29. “Oh! but sir, I do not feel as if I could pray. Oh, that I could pray!” But you have prayed, that was a prayer that you uttered. “I cannot pray, sir, I wish I could.” You have prayed already, that very wish is a prayer. “Sir, I cannot pray; I scarcely dare look up to heaven.” That confession that you dare not look up has in it the very essence of prayer. “But I cannot pray.” Well then, groan. “But I can scarcely groan.” Then, desire. “But I can hardly get to a desire.” Then be wretched because you cannot desire. I do not exhort you to act like that, I only want to lead you away from your feelings, or lack of feelings. If you wish to be saved, look to Jesus Christ immediately, whatever you feel or do not feel. Whether you can groan, or pray, or do anything else, or cannot do anything else, look to Jesus. The only hope for a poor sinner is in Christ Jesus and him crucified. As I have said already, he is the devil’s Master, and he alone can be your Saviour. Cast yourself at his feet, and he will not let you go. Lie before him just as you are, in all the horror of your condition, and say, “Lord, look on me, for I only look to you.” Look, look, look to Jesus, look and live.

    There is life for a look at the Crucified One;
    There is life at this moment for thee.

Blessed Spirit, help poor sinners to look to Jesus, and to find everlasting life, this very hour! Amen.

Exposition By C. H. Spurgeon {Mt 9}

1. And he entered into a boat, and crossed over, and came into his own city.

Our Lord had given these Gergesenes an opportunity of becoming his disciples, the kingdom of God had come very near to them, but since they considered themselves unworthy of it, and besought him to depart out of their territory, he did not force himself on them. Take heed, dear friends, if you only hear the gospel once, that you do not reject it, for you may never have the opportunity of hearing it again.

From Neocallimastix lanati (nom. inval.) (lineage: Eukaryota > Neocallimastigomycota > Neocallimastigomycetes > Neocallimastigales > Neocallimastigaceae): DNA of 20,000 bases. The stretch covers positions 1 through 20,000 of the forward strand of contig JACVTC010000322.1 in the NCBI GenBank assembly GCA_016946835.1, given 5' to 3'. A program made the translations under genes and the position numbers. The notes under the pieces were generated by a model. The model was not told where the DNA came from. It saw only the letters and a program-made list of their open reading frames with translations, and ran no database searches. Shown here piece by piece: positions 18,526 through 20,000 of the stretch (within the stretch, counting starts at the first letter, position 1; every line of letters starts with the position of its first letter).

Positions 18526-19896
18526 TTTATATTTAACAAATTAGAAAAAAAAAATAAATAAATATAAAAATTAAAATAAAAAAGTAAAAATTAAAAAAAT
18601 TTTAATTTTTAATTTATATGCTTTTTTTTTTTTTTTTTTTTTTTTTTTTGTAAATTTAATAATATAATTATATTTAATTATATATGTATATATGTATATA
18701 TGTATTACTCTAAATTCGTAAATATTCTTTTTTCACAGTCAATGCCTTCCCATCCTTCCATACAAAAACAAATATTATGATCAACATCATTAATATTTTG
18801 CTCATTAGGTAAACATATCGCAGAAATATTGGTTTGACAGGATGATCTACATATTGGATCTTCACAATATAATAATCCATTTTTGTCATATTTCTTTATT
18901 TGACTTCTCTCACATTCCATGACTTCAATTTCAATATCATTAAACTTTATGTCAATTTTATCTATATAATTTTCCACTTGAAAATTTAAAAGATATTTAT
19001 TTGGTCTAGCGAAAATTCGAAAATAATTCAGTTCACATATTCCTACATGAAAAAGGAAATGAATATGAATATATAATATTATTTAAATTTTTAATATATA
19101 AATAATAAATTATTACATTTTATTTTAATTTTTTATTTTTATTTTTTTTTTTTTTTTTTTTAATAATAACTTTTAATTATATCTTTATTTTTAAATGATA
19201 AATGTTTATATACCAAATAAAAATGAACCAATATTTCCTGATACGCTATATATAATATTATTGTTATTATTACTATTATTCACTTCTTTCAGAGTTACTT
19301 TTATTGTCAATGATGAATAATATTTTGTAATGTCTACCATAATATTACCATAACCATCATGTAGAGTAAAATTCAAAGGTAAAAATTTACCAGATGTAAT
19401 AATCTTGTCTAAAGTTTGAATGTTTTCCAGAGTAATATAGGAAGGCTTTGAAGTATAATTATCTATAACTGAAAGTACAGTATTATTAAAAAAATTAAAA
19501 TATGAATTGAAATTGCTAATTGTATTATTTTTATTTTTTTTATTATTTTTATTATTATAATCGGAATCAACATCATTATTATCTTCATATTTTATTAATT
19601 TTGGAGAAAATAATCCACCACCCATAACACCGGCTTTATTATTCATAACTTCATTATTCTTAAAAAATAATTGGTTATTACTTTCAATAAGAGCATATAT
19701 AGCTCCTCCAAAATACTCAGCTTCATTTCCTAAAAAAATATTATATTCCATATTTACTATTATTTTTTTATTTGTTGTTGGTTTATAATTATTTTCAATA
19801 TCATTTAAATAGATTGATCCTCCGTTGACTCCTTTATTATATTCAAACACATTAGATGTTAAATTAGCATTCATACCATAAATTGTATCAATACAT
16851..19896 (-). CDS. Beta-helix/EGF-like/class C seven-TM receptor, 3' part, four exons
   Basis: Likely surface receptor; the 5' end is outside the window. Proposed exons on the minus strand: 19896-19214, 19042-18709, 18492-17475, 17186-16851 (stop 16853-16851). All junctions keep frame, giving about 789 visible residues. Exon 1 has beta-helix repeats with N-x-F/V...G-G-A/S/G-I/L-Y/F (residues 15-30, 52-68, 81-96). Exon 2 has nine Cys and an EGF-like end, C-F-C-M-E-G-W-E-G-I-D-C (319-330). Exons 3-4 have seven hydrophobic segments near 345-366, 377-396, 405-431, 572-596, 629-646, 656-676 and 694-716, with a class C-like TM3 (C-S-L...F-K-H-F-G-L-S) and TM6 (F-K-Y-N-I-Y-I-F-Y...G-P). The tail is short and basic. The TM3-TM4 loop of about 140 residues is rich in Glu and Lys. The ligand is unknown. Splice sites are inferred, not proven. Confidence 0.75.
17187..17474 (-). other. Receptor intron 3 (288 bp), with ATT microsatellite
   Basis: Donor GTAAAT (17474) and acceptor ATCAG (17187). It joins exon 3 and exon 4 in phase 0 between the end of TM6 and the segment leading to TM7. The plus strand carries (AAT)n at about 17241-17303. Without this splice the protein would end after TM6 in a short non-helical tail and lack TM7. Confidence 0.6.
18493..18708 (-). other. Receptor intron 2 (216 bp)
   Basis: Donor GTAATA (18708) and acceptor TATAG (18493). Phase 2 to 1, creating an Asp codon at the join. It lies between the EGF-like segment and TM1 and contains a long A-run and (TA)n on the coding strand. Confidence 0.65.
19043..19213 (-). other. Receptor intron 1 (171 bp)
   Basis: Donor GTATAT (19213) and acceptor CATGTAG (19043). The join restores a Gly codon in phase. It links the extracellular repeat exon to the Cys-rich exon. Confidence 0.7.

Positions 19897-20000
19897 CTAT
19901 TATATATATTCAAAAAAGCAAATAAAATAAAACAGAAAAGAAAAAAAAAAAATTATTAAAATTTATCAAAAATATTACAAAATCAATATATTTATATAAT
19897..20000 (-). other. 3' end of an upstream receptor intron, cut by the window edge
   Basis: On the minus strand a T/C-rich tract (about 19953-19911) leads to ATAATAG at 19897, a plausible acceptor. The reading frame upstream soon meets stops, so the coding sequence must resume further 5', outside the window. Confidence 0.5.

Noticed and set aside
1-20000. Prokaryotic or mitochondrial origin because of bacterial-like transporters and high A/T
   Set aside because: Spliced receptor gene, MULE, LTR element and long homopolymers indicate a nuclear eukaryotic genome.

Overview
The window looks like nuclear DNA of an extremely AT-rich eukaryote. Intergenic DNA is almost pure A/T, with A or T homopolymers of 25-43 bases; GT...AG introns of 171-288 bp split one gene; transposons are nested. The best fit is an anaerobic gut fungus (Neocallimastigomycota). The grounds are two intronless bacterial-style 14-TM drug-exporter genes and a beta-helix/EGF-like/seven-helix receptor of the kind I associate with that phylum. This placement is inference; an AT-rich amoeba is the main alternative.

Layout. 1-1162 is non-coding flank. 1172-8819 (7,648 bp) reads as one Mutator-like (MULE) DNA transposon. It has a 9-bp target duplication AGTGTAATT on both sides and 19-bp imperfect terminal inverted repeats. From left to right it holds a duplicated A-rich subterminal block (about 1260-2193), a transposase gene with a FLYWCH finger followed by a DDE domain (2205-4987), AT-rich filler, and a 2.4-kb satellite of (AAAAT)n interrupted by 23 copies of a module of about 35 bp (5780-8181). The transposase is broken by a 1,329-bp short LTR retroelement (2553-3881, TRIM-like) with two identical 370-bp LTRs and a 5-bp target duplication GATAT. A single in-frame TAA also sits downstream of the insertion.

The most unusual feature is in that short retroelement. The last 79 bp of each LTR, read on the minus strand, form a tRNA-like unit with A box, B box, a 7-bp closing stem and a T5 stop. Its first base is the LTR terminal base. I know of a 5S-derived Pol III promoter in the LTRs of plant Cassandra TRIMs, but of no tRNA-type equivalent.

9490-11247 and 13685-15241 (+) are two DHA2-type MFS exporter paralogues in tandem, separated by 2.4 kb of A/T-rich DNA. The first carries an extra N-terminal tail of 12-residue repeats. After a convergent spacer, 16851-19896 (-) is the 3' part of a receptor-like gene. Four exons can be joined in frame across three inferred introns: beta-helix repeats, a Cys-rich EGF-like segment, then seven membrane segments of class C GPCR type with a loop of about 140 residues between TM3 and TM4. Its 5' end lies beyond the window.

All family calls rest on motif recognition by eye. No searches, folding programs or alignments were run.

2. And, behold, they brought to him a man sick with the palsy, lying on a bed: and Jesus seeing their faith said to the sick of the palsy; “Son, be of good cheer; your sins are forgiven you.”

He saw the faith of the one man who was brought to him, and also the faith of the four bearers who had let him down through the roof.

3, 4. And, behold, certain of the scribes said within themselves, “This man blasphemes.” And Jesus knowing their thoughts said, “Why do you think evil in your hearts?

His knowledge of the thoughts of their hearts ought to have convinced them that he was divine, and that therefore he had the right to forgive sins. They were not, however, in a condition to learn anything, for they thought that they already knew everything.